The Orange Bears

Kenneth Patchen

 
The Orange bears with soft friendly eyes
Who played with me when I was ten,
Christ, before I'd left home they'd had
Their paws smashed in the rolls, their backs
Seared by hot slag, their soft trusting
Bellies kicked in, their tongues ripped
Out, and I went down through the woods
To the smelly crick with Whitman
In the Haldeman-Julius edition,
And I just sat there worrying my thumbnail
Into the cover---What did he know about
Orange bears with their coats all stunk up with soft coal
And the National Guard coming over
From Wheeling to stand in front of the millgates
With drawn bayonets jeering at the strikers?
I remember you would put daisies
On the windowsill at night and in
The morning they'd be so covered with soot
You couldn't tell what they were anymore.
A hell of a fat chance my orange bears had!
 
From The Collected Poems of Kenneth Patchen, published by New Directions Publishing Corporation. Copyright © 1957 Kenneth Patchen. Used by permission of New Directions Publishing Corporation.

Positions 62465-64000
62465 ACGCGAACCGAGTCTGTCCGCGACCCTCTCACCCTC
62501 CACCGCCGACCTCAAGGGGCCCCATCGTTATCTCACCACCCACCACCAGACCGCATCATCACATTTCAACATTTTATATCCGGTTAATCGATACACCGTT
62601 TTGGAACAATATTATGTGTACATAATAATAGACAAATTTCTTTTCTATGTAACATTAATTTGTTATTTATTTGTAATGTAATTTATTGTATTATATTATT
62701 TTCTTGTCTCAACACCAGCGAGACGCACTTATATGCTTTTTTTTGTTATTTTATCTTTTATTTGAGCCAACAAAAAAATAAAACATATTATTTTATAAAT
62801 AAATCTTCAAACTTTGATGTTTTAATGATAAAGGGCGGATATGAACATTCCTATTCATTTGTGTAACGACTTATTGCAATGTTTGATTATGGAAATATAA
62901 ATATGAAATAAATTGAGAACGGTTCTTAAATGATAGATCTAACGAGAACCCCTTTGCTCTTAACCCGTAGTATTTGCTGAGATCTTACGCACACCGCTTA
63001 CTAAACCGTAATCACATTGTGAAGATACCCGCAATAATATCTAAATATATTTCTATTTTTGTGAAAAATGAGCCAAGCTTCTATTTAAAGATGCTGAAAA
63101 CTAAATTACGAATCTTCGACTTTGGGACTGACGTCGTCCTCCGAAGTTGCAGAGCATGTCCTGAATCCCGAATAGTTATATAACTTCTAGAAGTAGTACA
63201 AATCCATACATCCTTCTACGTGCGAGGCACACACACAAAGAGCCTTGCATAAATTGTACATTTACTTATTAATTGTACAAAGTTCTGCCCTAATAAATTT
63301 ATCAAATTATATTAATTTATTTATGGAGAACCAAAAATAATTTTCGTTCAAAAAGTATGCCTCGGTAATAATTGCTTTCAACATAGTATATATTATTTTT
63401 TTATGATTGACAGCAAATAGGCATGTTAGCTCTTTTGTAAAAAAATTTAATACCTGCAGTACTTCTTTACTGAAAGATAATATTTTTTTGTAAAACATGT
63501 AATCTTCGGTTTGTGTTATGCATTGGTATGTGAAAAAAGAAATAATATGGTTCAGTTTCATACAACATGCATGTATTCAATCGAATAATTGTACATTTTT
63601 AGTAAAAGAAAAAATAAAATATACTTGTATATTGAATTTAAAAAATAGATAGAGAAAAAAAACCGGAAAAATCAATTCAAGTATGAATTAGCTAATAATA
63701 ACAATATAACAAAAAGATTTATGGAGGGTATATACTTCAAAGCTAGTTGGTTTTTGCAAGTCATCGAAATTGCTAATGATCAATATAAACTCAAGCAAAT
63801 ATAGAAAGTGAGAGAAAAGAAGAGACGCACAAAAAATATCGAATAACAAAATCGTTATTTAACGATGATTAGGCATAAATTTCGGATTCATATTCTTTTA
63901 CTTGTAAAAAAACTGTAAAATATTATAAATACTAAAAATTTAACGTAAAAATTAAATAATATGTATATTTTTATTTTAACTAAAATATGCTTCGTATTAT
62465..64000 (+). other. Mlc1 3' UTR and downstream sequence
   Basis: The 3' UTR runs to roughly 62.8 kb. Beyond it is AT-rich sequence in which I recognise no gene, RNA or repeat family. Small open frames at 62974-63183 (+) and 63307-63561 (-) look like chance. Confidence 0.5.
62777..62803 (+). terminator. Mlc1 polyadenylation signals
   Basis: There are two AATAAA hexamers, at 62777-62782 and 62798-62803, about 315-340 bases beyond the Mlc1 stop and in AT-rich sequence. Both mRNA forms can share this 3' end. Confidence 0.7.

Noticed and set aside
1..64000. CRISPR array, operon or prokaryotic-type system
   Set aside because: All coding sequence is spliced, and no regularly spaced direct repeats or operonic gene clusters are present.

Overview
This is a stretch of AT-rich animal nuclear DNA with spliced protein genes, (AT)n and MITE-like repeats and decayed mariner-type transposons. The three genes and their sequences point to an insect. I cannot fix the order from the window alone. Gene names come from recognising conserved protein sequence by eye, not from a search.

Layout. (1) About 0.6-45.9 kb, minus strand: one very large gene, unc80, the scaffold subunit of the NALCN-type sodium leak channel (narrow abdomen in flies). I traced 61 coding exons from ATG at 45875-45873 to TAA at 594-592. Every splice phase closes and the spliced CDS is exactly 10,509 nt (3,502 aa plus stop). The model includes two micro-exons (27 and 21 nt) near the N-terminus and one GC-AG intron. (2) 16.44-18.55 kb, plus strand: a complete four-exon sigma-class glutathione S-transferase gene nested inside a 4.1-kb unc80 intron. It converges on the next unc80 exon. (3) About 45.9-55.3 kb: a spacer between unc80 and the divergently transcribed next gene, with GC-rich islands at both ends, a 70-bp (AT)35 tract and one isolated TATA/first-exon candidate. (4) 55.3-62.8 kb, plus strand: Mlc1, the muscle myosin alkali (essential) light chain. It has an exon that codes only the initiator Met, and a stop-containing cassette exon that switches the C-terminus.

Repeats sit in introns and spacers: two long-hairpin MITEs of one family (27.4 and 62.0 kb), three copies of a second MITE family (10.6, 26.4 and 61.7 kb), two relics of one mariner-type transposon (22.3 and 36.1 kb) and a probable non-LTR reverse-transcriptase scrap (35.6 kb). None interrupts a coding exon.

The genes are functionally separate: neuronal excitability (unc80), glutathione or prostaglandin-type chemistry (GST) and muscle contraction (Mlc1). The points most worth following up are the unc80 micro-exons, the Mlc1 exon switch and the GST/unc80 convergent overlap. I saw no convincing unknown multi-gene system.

Poems by This Author

WHERE? by Kenneth Patchen
There's a place the man always say


Further Reading

Poems About Work and Money
A Situation for Mrs. Biswas
by Prageeta Sharma
Blues
by Elizabeth Alexander
Coming Close
by Philip Levine
Engines Within the Throne
by Cathy Park Hong
Hay for the Horses
by Gary Snyder
I am the People, the Mob
by Carl Sandburg
i am witness to the threshing of the grain
by John Hoffman
Odd Jobs
by Jericho Brown
On Quitting
by Edgar Guest
One of the Monkeys
by Nicholas Johnson
Personals
by C. D. Wright
Po' Boy Blues
by Langston Hughes
Proximity
by Randall Mann
Song of Myself
by John Canaday
Song of the Shirt
by Thomas Hood
Testament
by Carl Sandburg
The Dance
by Humberto Ak'Abal
The Debt
by Paul Laurence Dunbar
The Eternal City
by Jim Simmerman
The Telephonist
by Susan Yuzna
The Unknown Citizen
by W. H. Auden
The Whistle
by Yusef Komunyakaa
The World Is Too Much With Us
by William Wordsworth
Thinking of Work
by James Shea
Vocation
by Sandra Beasley